Madonna's blond ambition is fading to bland.

That's evident from these exclusive photos of her costumes for the "Re-Invention" concert tour (search), which kicked off Monday night in Los Angeles.

The name "Re-Invention" promised some new and exciting looks, but there was no mojo in her erratic series of guises.

She wore so many kooky looks — from showgirl corsets to combat boots to the inevitable Kabbalah (search) T-shirt — that she apeared to be having an identity crisis. Whatever happened to Madonna (search), the trend-setting icon?

Here's a pop star whose entire career was built on distinct fashion phases: from the black fishnets and torn T-shirts of "Lucky Star" to the white corset and tulle skirt of "Like a Virgin" and the red gown and white gloves of "Material Girl."

Just over a decade ago, when the sassy provocateur created a firestorm by displaying her blond ambition in a pointy cone bra, it would have been insane to suggest she would mellow to the point of wearing buttoned-up army fatigues onstage.

Age, religion and motherhood no doubt have had an impact on the 45-year-old mother of two — and those who attended Monday night's concert took note of the changes.

"I knew there would be a lot of politics and religion tonight. It's kind of like she's grown up, but she's still hot," said Dee Dee Kennedy, 36, a saleswoman for Ketel One Vodka, who saw Madonna 20 years ago.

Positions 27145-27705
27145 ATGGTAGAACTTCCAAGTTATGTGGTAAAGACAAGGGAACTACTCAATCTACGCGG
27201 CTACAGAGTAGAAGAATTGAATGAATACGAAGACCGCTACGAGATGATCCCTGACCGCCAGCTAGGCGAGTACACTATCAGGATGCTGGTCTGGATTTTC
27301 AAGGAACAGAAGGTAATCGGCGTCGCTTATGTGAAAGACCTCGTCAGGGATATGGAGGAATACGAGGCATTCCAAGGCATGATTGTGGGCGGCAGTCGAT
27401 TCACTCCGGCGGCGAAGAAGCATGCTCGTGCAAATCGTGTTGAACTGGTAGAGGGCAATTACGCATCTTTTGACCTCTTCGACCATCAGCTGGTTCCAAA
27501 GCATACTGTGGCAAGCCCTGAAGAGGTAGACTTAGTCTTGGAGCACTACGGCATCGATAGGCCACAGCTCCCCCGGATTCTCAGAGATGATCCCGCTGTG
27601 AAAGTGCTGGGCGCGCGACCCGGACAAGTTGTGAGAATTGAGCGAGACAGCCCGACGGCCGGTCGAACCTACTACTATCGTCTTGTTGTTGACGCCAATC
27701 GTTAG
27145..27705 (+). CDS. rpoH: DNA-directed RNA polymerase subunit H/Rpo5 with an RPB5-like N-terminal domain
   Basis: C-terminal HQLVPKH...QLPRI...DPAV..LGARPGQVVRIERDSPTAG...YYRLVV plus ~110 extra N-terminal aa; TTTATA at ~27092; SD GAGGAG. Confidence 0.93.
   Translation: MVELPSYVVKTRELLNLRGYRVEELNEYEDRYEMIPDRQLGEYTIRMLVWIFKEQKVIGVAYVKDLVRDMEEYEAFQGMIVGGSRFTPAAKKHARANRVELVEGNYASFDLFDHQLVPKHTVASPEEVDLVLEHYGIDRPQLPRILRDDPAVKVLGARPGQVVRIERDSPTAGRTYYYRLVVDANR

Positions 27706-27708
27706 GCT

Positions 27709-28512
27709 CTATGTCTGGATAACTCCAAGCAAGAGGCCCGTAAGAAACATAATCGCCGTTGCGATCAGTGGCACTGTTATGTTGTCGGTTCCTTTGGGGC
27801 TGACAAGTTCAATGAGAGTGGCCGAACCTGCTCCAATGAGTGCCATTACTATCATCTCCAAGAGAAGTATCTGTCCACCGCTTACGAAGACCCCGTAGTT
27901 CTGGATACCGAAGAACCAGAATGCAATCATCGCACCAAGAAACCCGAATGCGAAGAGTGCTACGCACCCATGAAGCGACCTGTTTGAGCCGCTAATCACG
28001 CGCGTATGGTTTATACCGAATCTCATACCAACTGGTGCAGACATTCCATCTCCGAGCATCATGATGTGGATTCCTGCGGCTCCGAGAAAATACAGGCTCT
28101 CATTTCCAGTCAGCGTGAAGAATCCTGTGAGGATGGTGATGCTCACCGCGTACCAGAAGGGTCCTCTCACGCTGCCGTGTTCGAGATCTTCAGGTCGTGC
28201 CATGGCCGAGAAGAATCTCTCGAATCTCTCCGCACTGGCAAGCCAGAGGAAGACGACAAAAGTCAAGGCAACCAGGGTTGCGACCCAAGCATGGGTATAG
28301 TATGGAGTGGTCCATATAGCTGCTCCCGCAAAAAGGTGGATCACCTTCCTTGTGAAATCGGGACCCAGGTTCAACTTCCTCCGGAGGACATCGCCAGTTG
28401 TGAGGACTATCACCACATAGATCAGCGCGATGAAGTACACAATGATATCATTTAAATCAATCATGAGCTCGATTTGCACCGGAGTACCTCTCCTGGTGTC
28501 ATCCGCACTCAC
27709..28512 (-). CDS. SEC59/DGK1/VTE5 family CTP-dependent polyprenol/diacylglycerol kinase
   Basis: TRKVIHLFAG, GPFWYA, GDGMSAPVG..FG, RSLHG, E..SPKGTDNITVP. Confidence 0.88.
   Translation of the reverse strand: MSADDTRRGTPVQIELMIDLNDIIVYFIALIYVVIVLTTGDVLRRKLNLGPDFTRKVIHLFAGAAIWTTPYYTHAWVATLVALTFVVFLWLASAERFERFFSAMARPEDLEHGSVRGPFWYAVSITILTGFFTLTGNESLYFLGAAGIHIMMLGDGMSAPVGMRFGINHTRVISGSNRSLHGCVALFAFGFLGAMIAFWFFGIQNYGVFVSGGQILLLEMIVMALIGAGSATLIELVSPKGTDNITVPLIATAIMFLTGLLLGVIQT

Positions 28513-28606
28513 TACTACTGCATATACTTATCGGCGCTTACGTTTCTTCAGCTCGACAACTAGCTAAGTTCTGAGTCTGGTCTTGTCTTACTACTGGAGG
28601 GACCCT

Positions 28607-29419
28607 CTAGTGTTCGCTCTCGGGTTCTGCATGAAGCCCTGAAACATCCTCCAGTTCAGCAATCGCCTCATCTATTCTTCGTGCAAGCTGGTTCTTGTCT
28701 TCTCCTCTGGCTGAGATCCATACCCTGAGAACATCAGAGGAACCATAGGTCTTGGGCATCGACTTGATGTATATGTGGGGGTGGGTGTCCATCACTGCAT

Instead of a sexy, flashy, fun-filled show, concertgoers Monday night got an endless dose of political and social commentary.

She sat in an electric chair and dances and sang against a backdrop of war images, President Bush and Saddam Hussein. The sound of detonating bombs punctuated the song "American Life."

Onstage, dancers dressed like soldiers did push-ups and calisthenics as helicopters swept in and infernos blazed on the video screens behind them.

And then she sang John Lennon's "Imagine," accompanied by a video of sick and injured children from around the world.

There was religion, too — plenty of it. Madonna's passion for fashion has clearly been usurped by her fetish for Kabbalah, as evidencd by the flashes of untranslated Hebrew text displayed in the background of her performance, which hits New York City's Madison Square Garden on June 16.

In a review in yesterday's Los Angeles Times, critic Robert Hillburn begged Madonna to "bring back the sex. Or at least something with flesh and blood, please."

We just want her to bring back the cone bra.